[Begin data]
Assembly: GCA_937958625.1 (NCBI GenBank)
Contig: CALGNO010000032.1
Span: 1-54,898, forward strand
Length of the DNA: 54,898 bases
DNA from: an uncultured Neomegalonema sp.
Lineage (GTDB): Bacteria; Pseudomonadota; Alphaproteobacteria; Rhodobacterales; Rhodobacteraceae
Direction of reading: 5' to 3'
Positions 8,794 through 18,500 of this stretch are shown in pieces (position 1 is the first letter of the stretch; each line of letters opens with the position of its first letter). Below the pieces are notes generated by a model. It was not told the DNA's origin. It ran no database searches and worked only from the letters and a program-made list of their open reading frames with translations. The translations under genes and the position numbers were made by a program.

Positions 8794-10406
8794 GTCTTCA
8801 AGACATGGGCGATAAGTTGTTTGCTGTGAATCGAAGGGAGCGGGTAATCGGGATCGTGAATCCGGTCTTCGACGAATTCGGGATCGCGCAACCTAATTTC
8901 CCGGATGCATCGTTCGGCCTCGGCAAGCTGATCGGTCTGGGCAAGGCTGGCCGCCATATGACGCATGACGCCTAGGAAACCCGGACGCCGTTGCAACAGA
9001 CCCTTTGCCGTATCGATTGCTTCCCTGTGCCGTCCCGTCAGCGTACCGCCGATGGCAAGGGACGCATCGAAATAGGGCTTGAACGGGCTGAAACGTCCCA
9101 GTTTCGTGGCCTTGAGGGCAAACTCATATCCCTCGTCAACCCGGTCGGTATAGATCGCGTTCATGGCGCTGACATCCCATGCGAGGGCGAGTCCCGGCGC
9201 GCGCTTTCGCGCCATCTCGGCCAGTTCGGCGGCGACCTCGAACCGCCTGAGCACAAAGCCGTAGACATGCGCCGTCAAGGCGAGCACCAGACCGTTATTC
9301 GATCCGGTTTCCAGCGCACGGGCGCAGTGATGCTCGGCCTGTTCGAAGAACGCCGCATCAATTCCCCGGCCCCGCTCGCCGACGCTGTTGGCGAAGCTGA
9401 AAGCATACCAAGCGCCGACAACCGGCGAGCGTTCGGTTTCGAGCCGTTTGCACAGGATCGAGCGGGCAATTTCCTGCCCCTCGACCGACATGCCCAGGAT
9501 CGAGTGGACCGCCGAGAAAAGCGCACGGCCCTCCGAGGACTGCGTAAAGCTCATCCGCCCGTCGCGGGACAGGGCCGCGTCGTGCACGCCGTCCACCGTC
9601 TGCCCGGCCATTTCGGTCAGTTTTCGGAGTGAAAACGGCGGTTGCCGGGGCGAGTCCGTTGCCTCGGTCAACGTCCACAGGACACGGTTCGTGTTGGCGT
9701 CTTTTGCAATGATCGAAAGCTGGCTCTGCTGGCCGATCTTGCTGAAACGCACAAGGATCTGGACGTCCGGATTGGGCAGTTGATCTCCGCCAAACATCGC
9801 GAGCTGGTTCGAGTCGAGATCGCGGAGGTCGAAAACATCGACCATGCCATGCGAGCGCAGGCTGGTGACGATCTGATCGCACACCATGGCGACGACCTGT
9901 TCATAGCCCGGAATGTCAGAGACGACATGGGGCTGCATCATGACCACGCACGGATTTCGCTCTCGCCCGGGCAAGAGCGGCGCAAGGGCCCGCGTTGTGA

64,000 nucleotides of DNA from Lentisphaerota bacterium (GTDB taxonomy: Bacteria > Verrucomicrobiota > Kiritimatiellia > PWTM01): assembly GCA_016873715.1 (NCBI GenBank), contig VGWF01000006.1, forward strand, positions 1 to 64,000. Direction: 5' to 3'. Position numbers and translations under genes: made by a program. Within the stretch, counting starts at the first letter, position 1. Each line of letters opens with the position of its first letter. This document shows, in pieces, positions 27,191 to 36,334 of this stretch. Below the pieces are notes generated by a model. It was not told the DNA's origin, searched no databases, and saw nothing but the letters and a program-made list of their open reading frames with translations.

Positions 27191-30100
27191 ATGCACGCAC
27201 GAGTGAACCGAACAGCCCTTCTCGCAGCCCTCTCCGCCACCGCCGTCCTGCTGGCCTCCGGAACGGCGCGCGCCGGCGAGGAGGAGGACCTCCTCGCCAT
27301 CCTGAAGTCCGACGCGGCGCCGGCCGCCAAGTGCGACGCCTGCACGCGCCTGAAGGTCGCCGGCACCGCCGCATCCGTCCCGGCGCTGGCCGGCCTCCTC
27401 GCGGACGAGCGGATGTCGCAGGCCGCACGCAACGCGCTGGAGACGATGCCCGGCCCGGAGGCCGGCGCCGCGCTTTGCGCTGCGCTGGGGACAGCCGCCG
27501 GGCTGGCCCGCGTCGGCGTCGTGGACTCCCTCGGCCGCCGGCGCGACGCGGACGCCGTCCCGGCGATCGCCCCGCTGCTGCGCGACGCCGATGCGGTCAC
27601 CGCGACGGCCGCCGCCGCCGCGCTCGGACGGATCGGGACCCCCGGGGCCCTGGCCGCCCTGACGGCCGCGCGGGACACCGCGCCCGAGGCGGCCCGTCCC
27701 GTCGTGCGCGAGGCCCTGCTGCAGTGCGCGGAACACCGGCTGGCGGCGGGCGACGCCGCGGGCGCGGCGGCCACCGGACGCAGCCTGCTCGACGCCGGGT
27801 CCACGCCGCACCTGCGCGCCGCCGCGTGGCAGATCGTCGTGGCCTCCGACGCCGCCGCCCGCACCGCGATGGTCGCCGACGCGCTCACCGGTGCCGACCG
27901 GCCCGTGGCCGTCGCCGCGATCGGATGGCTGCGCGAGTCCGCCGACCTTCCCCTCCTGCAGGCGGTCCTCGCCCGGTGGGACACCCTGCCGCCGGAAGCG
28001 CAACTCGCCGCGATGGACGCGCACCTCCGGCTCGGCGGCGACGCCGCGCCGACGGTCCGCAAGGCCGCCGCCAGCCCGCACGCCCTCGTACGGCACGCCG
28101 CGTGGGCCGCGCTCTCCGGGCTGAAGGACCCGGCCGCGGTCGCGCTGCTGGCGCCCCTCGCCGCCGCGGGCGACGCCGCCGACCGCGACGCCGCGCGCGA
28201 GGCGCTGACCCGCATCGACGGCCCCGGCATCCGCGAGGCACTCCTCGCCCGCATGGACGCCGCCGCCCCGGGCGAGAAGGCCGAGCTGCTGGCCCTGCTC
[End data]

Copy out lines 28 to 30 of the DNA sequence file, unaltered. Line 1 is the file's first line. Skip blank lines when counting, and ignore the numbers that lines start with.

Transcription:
27401 GCGGACGAGCGGATGTCGCAGGCCGCACGCAACGCGCTGGAGACGATGCCCGGCCCGGAGGCCGGCGCCGCGCTTTGCGCTGCGCTGGGGACAGCCGCCG
27501 GGCTGGCCCGCGTCGGCGTCGTGGACTCCCTCGGCCGCCGGCGCGACGCGGACGCCGTCCCGGCGATCGCCCCGCTGCTGCGCGACGCCGATGCGGTCAC
27601 CGCGACGGCCGCCGCCGCCGCGCTCGGACGGATCGGGACCCCCGGGGCCCTGGCCGCCCTGACGGCCGCGCGGGACACCGCGCCCGAGGCGGCCCGTCCC